(b Pisky, near Khar′kiv, 8/Sept 20, 1876; d Paris, Jan 8, 1945). Ukrainian composer and pianist. Aged ten he was sent, along with his brother Yakiv (later known as the composer Stepovy), to sing in the choir of the Imperial Chapel in St Petersburg. It was during his time there (1886–95) that he began to compose under the influence of his teachers Balakirev and Lyapunov. He finished studies with Rimsky-Korsakov and Lyadov at the St Petersburg Conservatory in 1901, the year in which the latter conducted the first performance of the Lyric Poem, op.20. Akimenko then became the director of a music school in Tbilisi (1901–03). He performed widely as a pianist, particularly in France and Switzerland, and lived for a while in Paris (1903–06) before returning to Khar′kiv. In 1914 he was invited to teach composition and theory at the St Petersburg Conservatory, a post he held until ...
revised by Münir Nurettin Beken
(b Istanbul, May 6, 1908; d Ankara, Feb 16, 1999). Turkish composer. He was a member of the Turkish Five, a group of outstanding composers who, from the 1930s, promoted a Western musical style. Akses first played the violin and then took up the cello at the age of 14. He studied harmony with Cemal Reşit Rey at the Istanbul Municipal Conservatory. In 1926 he left for Vienna where he attended Joseph Marx’s harmony, counterpoint and composition classes for advanced students at the Academy. After receiving his diploma in 1931, he went to Prague and studied with Josef Suk and Alois Hába at the Prague Conservatory. He returned to Turkey in 1934 and was appointed a teacher of composition at the Music Teachers School, becoming its director in 1948. He then took a number of official positions: in 1949 he was director general of the Fine Arts Section of the Ministry of Education, then cultural attaché in Berne (...
(b Bologoye, 22 July/Aug 4, 1905; d Moscow, June 17, 1994). Russian composer and conductor, son of Aleksandr Vasil′yevich Aleksandrov. He studied at the Moscow Conservatory with Glier, graduating in 1929, and worked as a music director in Moscow clubs (1923–9), music director of the Red Army Theatre (1930–37), lecturer at the Moscow Conservatory (1933–41) and leader of the Soviet Radio Song Ensemble (1942–7). From 1937 to 1946 he was deputy director of the Aleksandrov Red Army Song and Dance Ensemble, which was founded by his father and, after the latter's death, came under his direction. He received the State Prize (1950) and the title People's Artist of the USSR (1958). In Dva p′yesï (‘Two Pieces’) op.1 (1928) for piano he developed a compositional system synthesizing the principle of the 12-note series (with inversions and permutations) with a harmonic set technique and mirror symmetry. Later works, such as the well-known musical comedy ...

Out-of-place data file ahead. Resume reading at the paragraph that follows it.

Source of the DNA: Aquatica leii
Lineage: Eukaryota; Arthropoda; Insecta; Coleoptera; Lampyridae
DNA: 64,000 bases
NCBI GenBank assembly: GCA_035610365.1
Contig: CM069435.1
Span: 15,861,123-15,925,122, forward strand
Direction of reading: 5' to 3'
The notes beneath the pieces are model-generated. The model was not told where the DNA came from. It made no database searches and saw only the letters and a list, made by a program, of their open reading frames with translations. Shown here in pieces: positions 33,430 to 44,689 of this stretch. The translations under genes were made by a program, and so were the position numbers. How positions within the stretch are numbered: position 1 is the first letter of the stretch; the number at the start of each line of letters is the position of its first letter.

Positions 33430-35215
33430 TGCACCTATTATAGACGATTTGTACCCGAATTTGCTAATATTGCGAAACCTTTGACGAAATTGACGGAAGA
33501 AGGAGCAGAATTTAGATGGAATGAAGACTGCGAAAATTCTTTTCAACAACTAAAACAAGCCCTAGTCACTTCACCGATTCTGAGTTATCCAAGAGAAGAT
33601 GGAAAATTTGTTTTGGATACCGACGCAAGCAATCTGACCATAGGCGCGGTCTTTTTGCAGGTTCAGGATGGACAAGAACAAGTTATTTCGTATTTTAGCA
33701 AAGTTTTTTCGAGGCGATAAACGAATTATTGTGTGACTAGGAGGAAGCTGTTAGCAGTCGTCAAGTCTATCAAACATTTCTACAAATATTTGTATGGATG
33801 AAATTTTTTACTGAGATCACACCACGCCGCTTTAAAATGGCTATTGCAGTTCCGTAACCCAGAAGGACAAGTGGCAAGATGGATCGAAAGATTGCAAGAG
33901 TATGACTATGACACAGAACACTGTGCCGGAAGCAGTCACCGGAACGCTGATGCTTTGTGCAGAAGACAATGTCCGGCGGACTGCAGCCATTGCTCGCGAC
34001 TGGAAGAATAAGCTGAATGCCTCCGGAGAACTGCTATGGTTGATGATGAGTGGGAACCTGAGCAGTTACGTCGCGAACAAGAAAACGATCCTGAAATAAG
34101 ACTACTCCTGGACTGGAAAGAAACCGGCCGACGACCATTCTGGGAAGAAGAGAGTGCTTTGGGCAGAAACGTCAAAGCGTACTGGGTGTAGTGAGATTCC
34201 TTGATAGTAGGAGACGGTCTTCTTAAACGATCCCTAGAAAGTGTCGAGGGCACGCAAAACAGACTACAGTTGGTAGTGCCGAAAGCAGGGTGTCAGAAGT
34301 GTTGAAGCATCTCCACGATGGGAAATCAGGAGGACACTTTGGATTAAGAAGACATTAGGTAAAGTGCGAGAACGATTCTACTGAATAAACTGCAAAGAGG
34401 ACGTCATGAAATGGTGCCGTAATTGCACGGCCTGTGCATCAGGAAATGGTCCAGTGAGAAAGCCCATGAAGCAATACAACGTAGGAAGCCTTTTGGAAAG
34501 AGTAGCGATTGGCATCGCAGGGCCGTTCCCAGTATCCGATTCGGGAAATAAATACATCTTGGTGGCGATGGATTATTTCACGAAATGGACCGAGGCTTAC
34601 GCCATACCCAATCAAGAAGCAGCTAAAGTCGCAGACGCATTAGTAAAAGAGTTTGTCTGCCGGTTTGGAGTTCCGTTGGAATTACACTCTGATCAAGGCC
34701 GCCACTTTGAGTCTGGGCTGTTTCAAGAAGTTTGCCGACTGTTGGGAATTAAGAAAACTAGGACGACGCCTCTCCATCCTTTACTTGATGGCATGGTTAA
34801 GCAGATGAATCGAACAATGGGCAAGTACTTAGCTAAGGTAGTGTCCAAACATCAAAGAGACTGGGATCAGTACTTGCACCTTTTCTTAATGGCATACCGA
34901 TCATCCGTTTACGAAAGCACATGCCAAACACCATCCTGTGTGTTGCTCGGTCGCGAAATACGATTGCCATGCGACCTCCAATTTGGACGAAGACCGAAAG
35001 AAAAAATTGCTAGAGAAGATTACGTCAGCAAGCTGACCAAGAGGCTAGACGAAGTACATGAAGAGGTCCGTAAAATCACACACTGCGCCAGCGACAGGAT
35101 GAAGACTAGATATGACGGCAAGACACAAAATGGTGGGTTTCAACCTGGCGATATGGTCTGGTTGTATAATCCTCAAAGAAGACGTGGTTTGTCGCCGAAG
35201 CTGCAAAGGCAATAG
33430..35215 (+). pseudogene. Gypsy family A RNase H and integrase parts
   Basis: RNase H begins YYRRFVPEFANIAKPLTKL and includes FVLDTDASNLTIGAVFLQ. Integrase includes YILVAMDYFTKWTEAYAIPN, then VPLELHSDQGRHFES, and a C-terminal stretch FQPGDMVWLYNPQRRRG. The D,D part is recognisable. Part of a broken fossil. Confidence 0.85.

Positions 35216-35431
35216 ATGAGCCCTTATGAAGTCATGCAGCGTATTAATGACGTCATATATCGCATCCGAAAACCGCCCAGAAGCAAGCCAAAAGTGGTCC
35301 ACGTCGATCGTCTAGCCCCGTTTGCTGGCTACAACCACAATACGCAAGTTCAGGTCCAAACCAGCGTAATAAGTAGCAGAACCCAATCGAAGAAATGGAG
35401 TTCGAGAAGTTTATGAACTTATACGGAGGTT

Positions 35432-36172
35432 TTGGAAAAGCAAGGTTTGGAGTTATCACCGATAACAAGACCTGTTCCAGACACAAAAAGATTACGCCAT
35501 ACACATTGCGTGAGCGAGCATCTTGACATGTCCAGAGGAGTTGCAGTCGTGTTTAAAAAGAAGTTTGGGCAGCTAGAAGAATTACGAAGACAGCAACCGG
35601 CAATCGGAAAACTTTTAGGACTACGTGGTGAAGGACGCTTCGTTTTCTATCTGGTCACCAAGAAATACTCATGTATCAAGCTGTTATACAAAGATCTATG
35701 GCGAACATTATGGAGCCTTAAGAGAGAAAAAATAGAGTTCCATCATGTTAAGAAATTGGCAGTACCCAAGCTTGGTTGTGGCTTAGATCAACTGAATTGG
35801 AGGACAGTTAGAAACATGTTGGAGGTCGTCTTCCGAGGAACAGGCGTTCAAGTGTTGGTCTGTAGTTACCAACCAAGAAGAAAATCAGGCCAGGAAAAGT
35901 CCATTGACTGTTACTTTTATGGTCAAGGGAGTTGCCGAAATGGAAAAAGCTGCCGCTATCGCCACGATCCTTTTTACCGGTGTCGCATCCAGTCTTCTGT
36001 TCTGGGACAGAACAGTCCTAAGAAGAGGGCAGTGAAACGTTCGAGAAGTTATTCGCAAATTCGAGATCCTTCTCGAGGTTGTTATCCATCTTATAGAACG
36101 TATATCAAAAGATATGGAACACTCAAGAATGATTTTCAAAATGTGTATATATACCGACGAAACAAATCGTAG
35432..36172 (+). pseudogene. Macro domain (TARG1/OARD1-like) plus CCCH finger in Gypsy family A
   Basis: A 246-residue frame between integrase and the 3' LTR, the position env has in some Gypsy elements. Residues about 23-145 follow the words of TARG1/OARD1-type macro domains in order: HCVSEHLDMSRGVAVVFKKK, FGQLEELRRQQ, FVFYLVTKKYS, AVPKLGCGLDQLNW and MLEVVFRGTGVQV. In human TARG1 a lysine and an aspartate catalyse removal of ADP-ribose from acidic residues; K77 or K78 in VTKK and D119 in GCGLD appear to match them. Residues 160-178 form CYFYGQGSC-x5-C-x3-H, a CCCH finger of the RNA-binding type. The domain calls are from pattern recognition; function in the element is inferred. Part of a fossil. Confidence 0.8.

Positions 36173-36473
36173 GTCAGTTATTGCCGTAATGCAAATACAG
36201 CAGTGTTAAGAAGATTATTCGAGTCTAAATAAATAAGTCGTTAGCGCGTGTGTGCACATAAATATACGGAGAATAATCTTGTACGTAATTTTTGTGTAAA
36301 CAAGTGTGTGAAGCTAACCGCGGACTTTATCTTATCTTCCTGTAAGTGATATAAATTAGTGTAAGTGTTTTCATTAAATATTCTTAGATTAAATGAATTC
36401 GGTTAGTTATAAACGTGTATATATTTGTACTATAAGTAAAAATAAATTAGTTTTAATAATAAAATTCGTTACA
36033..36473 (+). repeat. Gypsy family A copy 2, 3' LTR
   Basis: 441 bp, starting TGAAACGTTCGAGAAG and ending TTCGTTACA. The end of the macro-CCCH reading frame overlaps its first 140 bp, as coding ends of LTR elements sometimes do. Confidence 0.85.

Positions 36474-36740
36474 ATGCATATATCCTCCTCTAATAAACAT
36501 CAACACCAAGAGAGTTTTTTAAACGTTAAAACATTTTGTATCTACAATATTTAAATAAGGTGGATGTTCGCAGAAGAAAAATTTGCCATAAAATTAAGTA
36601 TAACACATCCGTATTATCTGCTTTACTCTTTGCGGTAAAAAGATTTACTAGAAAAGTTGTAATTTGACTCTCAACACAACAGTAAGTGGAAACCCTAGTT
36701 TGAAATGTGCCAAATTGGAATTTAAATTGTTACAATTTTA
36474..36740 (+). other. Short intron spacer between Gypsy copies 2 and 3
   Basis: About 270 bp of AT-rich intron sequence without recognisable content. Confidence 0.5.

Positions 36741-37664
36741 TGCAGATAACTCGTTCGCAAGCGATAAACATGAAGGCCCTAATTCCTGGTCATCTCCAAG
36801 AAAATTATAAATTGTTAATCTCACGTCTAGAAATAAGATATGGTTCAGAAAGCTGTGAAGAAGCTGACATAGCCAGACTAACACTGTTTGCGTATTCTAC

revised by Ruxandra Arzoiu
(b Bucharest, 2/Aug 14, 1893; d Bucharest, Feb 18, 1959). Romanian composer, pianist, conductor, teacher, music critic, and director of music programmes. A leading figure of the first half of the 20th century, he laid the foundation of the Romanian school in music, concert life, and musical journalism. He studied with A. Castaldi, D. Dinicu, D.G. Kiriac, and E. Saegiu at the Bucharest Conservatory (1903–11), completing his education with two periods of study in Paris (1913–14, 1923–4), where he studied with d’Indy at the Schola Cantorum and with Paul Vidal at the Conservatoire. A remarkable accompanist, he worked with Enescu, Thibaud, Mainardi, Moodie, and others during the period 1919–45. As a conductor he always achieved a soberly balanced performance; he conducted more than 1500 performances at the Romanian Opera in Bucharest (1921–59), where he specialized in the French repertory (Bizet, Massenet, and Gounod). In his capacities as conductor of the Romanian Philharmonic Society, and as conductor and artistic manager of the Romanian RSO, he did much to encourage Romanian composers. He was also active as a music critic for Romanian and French reviews. Much of his compositional work was done during his youth, including ...